Having owned numerous grinders, both hand and electric, I can honestly say this is by far my favorite and one that I will never sell.
Electric grinders like my Mazzer Mini and Super Jolly, Macap M4D, and Baratza Vario seemed simple enough to use. The Mazzers had dosers and the others were digital doserless, each with their pros and cons. For outright simplicity, the Vario was a clear winner and also produced the best result in the cup, beating even the bigger burred Super Jolly. Of my four electric grinders, it was my favorite and the one I lived with the longest.
But try as I might, the taste in the cup never quite equaled what I was served at the best cafés in the U.S. and abroad. While the machines used varied from multi-group vintage levers to beautiful Elektra heat exchangers to the latest and greatest from Synesso, Slayer, and La Marzocco, one thing stayed constant – big conical grinders. All of these cafés used either a Mazzer Robur or a Compak K-10, either dosered or doserless.
When the Orphan Espresso Pharos debuted, I figured I had to give it a shot to see if the grinder was indeed the weakest link in my gear. $250 later I had one, and when it arrived I couldn’t get it out of the box fast enough. I had it dialed in on my La Cimbali Junior within 4 shots and pulled the best shot to date on my equipment. Yes indeed, the grinder was the weakest link. Sadly though, using the Pharos was anything but pleasurable. Like many other owners, I battled drifting grind settings and found that getting the grounds out of the grinder to be a bit of an exercise in patience. To address this, owners developed modified parts to make it easier to live with, the best of which are called voodoo daddy mods, which when added to the inital cost double the price of the grinder but transform it into a far more usable machine, say the tweakers. It's likely that no one will ever declare a stock Pharos a “user friendly” grinder, but it served well to open the door for the development of a more usable, better built, better engineered hand grinder. Enter the HG One.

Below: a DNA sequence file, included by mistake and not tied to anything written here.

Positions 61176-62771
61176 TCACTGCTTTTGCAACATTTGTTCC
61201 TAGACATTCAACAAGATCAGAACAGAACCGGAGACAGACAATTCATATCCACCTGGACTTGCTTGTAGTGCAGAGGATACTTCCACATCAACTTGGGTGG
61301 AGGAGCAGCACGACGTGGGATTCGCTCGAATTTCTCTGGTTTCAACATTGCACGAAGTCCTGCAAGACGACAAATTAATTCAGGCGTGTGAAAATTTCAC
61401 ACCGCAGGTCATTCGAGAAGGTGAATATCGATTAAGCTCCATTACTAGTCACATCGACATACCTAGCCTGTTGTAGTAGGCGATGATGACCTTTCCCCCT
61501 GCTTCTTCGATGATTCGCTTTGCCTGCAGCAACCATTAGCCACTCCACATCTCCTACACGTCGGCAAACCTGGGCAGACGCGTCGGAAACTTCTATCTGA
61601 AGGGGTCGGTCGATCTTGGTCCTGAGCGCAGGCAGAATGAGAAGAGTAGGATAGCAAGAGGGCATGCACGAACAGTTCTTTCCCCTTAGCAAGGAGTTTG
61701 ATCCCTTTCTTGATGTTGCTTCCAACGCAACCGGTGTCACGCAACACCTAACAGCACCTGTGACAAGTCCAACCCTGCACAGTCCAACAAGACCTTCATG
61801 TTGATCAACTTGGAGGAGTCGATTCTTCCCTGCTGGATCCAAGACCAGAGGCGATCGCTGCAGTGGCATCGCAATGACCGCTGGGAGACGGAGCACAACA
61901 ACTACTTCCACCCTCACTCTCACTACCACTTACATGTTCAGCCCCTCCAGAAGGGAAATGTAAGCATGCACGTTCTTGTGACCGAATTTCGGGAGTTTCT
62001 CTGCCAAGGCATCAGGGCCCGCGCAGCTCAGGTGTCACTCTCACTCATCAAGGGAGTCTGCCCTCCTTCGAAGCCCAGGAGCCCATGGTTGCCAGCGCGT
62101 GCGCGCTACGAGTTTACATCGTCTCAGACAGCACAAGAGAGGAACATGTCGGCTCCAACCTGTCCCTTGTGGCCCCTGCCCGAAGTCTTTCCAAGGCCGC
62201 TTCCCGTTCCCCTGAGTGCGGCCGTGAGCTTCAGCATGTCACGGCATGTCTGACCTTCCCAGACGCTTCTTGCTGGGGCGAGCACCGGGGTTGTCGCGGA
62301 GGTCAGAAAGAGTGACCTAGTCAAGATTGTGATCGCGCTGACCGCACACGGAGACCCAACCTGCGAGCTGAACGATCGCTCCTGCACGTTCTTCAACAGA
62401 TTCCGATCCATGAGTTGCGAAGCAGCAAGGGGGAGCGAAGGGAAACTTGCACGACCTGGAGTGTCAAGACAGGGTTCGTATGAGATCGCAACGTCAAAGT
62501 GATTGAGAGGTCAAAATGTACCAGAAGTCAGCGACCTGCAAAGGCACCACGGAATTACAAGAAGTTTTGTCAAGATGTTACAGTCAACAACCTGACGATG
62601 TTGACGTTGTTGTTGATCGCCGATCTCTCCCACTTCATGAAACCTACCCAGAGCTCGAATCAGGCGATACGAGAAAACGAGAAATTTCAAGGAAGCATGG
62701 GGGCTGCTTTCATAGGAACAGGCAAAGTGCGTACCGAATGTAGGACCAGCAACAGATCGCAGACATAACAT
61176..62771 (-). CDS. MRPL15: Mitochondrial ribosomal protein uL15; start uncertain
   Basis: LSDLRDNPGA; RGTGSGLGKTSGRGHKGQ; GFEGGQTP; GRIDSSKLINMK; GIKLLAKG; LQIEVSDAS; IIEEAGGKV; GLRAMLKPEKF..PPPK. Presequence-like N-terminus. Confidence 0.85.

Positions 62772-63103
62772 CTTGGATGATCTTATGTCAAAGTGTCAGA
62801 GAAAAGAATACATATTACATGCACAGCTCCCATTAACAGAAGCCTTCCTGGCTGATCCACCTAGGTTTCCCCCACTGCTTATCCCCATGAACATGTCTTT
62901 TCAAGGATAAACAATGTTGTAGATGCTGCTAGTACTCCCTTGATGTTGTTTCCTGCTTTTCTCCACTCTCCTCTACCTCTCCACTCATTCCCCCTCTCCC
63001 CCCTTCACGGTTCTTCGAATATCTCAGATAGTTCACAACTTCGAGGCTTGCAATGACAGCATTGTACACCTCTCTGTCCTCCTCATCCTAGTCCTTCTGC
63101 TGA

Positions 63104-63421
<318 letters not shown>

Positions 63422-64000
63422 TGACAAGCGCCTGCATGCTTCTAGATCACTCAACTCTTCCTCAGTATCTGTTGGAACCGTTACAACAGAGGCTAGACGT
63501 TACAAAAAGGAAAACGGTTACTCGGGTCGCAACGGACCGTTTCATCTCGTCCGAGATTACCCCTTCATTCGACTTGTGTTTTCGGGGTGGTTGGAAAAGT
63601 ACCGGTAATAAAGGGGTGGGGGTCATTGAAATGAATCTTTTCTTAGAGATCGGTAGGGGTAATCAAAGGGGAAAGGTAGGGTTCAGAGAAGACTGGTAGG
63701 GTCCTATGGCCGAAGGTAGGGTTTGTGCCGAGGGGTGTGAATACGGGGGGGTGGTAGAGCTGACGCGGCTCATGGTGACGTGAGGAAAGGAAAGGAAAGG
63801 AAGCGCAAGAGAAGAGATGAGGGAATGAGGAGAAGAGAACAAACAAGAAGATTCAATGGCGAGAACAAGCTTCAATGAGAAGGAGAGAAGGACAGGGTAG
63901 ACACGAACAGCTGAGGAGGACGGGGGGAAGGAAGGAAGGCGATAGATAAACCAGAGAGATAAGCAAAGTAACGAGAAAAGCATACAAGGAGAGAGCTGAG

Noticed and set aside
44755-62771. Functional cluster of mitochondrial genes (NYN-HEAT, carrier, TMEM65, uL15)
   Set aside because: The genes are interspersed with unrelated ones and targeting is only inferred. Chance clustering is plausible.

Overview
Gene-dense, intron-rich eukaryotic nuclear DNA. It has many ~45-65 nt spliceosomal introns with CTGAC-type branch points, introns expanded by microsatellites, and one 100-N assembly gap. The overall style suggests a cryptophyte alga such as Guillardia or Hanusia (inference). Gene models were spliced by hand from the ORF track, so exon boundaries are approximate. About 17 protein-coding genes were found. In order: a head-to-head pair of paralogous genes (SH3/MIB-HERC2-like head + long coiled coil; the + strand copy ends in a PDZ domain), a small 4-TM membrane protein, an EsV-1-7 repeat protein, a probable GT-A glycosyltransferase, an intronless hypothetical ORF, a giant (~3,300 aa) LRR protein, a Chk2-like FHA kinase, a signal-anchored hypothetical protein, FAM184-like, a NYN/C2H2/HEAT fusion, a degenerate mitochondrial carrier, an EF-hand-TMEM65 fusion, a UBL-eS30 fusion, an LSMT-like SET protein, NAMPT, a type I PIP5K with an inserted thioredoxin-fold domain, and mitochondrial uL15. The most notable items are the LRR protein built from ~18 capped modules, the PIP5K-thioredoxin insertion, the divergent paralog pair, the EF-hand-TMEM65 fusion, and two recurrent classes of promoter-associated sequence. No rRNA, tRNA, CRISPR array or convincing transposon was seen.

When word of the HG One started circulating I was a bit hesitant to the hype. I had such high hopes for the Pharos only to be extremely disappointed to the point of selling it within days of taking delivery. Paul and Craig, the designers of the HG One, did a phenomenal job of posting updates to the progress of prototype development and even lent out a prototype to get an outside user’s perspective. That spawned a thread over on HB, and along with posted videos, they showed the ease of use you could expect when using the grinder. This drew a lot of attention.
The initial price was somewhat of a punch to the gut - $850! I, and many others, thought the price was a bit high given that this is a manual grinder, but in watching the videos I looked at elapsed time needed to prepare a shot and noticed that it was only marginally slower than the Vario but much quicker than what I needed for my Mazzers. Add to that the fact that this grinder was stated to be a near-zero retention grinder, meaning if you insert 18.5 grams of beans you will get 18.5 grams out without needing to bump the machine on and off a few times to expel the remaining grinds in the chute, sweep out the throat and chute, and whack the doser numerous times to get all of the grounds out. On the HG One, turn the handle until there is no resistance and you are done. It really is that simple. That $850 price tag became more reasonable the more this grinder was scrutinized.